Abbreviation for intrauterine devices, under device.
IUD (intrauterine contraceptive device)
A device inserted into the uterus (womb) to prevent conception (pregnancy). The IUD can be a coil, loop, triangle, or T-shape. It can be plastic or metal. An IUD is inserted ...
Intrauterine growth retardation. The growth of the fetus is abnormally slow. When born, the baby appears too small, considering its' dates.
Abbreviation for intrauterine insemination.
Abbreviation for International Union of Pure and Applied Chemistry.
Abbreviation for intraventricular block.
Abbreviation for inferior vena cava.
Björn, Swedish pathologist, *1925. See I. syndrome.
A semisynthetic macrolide antibiotic effective in the treatment of filariasis. The drug destroys Onchocerca microfilaria and Filaria bancrofti. Also approved by the FDA for ...
In vitro fertilization, a laboratory procedure in which sperm are placed with an unfertilized egg in a Petri dish to achieve fertilization. The embryo is then transferred into ...
Abbreviation for in vitro fertilization and in vivo transfer of the embryo to the uterus, Fallopian tube, or the peritoneal cavity.
Abbreviation for intravenous pyelography or pyelogram.
Abbreviation for intravenous urogram; preferred to IVP. See intravenous urography.
Robert H., U.S. oral and plastic surgeon, 1881–1974. See I. loop wiring, I. bleeding time test.
A genus of hard ticks (family Ixodidae), many species of which are parasitic on humans and animals; they are characterized by an anal groove surrounding the anus anteriorly, ...
Skin lesions caused by the bites of ixodid ticks.
Relating to or caused by ticks.
Common name for members of the family Ixodidae.
A family of ticks (order Acarina, suborder Ixodidea), the so-called “hard” ticks, characterized by rigid body form, presence of a dorsal shield, and an anteriorly ...
Superfamily of the order Acarina that includes the families Ixodidae and Argasidae. [G. ixodes, sticky]
Symbol for joule; Joule equivalent; electric current density. Symbol for flux (4); coupling constant.
SYN: pilocarpus.
Mathieu, French surgeon, 1860–1913. See J. pyloroplasty, J. amputation.
François Sigismond, French physician, 1830–1913. See J. arthritis, J. arthropathy.
1. A fixed bandage applied around the body in order to immobilize the spine. 2. In dentistry, a term commonly used in reference to an artificial crown composed of fired ...
A threaded device used in appliances for the separation of approximated teeth or jaws.
John Hughlings, English neurologist, 1835–1911. See jacksonian epilepsy, J. law, J. rule, J. sign. Jabez N., U.S. surgeon, 1868–1935. See J. membrane, J. veil.
Jackson Laboratory
The premiere place for mouse genetics and the largest mammalian genetic research facility in the world. Many of the types of mice used in medical research originated at the ...
Described by John Hughlings Jackson. See j. epilepsy, j. seizure.
Jacksonian seizure
A form of epilepsy involving brief alteration in movement, sensation or nerve function caused by abnormal electrical activity in a localized area of the brain. Seizures of this ...
Hans C., Swedish surgeon, 1879–1937. See J. operation.
Ludwig L., Danish anatomist, 1783–1843. See J. anastomosis, J. canal, J. cartilage, J. nerve, J. organ, J. plexus, J. reflex.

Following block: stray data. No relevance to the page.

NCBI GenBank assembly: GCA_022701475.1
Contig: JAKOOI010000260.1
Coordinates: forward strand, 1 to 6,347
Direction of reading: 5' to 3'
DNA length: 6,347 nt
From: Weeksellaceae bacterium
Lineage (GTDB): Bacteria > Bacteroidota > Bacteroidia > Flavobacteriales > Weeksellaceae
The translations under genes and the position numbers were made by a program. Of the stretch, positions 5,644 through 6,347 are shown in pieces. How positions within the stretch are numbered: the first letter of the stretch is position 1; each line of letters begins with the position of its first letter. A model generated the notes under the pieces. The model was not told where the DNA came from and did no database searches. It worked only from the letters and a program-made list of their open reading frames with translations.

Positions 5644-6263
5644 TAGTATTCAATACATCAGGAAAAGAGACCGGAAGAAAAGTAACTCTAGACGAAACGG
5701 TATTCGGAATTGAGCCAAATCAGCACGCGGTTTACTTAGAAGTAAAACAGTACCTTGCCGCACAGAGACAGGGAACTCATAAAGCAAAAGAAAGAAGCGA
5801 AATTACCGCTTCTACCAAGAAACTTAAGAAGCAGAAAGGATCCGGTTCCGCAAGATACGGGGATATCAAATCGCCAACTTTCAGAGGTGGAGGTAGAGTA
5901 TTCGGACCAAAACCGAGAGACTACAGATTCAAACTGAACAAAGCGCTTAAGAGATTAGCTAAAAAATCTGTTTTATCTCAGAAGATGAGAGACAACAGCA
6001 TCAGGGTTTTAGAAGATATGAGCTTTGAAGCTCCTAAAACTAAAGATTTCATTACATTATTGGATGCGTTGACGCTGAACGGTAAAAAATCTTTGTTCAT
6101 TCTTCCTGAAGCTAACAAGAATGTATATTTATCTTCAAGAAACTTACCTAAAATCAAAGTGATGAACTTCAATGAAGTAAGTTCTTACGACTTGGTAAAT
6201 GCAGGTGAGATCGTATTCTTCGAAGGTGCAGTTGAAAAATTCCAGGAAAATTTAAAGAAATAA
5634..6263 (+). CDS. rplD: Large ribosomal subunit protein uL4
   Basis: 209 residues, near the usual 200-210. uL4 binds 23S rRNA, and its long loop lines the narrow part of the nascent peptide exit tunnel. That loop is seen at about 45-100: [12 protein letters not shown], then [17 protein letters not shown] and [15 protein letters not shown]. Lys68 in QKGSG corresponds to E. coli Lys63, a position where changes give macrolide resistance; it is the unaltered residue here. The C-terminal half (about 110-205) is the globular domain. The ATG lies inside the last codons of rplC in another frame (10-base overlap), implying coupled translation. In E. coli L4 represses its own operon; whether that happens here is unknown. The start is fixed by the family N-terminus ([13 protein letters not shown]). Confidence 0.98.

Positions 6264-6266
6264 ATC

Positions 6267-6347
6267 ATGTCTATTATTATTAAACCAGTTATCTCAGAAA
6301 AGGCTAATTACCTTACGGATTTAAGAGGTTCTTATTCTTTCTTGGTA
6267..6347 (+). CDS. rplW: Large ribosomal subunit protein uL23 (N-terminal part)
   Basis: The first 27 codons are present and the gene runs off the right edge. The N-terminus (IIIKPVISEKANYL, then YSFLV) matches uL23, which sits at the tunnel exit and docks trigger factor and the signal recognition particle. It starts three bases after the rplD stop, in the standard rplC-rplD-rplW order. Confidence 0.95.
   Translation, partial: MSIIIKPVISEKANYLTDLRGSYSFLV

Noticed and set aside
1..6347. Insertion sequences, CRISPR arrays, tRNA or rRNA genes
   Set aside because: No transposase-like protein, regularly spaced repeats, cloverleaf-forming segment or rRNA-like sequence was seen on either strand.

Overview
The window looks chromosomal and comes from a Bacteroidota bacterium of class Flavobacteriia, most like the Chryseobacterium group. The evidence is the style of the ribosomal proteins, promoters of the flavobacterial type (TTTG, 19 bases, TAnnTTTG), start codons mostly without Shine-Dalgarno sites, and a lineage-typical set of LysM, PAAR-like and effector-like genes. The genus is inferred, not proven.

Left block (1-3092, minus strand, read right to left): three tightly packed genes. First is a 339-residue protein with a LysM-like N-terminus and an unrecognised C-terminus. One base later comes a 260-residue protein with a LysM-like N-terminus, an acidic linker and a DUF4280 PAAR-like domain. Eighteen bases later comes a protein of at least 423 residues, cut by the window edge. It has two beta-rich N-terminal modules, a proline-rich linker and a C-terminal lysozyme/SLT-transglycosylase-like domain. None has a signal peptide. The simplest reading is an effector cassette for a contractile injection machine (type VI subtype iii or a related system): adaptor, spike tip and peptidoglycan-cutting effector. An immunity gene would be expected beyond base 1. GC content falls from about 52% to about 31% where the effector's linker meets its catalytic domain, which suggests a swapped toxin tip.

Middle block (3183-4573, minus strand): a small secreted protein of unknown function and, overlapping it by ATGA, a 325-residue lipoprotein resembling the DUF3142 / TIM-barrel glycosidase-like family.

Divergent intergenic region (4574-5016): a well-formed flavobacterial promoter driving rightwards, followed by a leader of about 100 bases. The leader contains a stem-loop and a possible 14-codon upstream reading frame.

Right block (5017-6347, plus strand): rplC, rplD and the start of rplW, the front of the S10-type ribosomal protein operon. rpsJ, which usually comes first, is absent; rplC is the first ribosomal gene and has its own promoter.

Henri, 19th century French physician. See J. facial angle.
Marcel, French anatomist, 1872–1908. See J. recess.
Emile, 19th century French chemist. See J. test.
Paul, 19th century French physician. See J. plexus.
Josef, German dermatologist in Switzerland, 1863–1936; introduced the patch test for contact dermatitis. See J. nevus, Borst-J. type intraepidermal epithelioma, J.- ...
Jadassohn-Lewandowski Syndrome
This syndrome is a form of what is called elephant nails from birth (pachyonychia congenita). The characteristic features include: {{}}Abnormally thick curved nails ...
Eduard, Ritter von Jaxthal, Austrian ophthalmologist, 1818–1884. See J. test types.
Max, German biochemist, 1841–1911. See J. reaction, J. test. Henry L., U.S. pathologist, 1896–1979 See J.- Lichtenstein disease.
Jail fever
Epidemic typhus, a severe acute (sudden-onset) infectious disease with prolonged high fever up to 40° C (104° F), intractable headache, and a pink-to-red raised rash. The ...
Alfons M., German neuropsychiatrist, 1884–1931. See Creutzfeldt-J. disease.
Jakob’s disease
Better known as Creutzfeldt-Jakob disease (CJD), a dementing disease of the brain. It is believed due to an unconventional, transmissible agent (a prion). Symptoms of CJD ...
Jakob-Creutzfeldt disease
A transmissible degenerative brain disorder technically termed spongiform encephalopathy. Eating "mad cow" meat or squirrel brain can lead to Jaqcob-Creuzfeldt-like ...
The dried tuberous root of Exogonium purga, E. jalapa, or Ipomoea purga (family Convolvulaceae); used as a cathartic. [Jalapa or Xalapa, a Mexican city from where the drug was ...
The Journal of the American Medical Association, better known as JAMA. JAMA, which began publication in 1883, now bills itself as "the world's best-read medical journal". However ...
Jamais vu
From the French, meaning "never seen". The illusion that the familiar does not seem familiar. The opposite of the feeling of "déjŕ vu."
Thomas N., U.S. cardiologist and physiologist, *1925. See J. fibers, under fiber, J. tracts, under tract. George C.W., U.S. radiologist, 1915–1972. See Swyer-J. syndrome, ...
Jamestown weed
SYN: Datura stramonium.
Pierre M.F., French neurologist, 1859–1947. See J. test.
Edward G., U.S. physician, 1841–1911. See J. lesion.
Conjoined twins having their two heads fused together, with the faces looking in opposite directions. See conjoined twins, under twin. SEE ALSO: craniopagus, syncephalus. [L. ...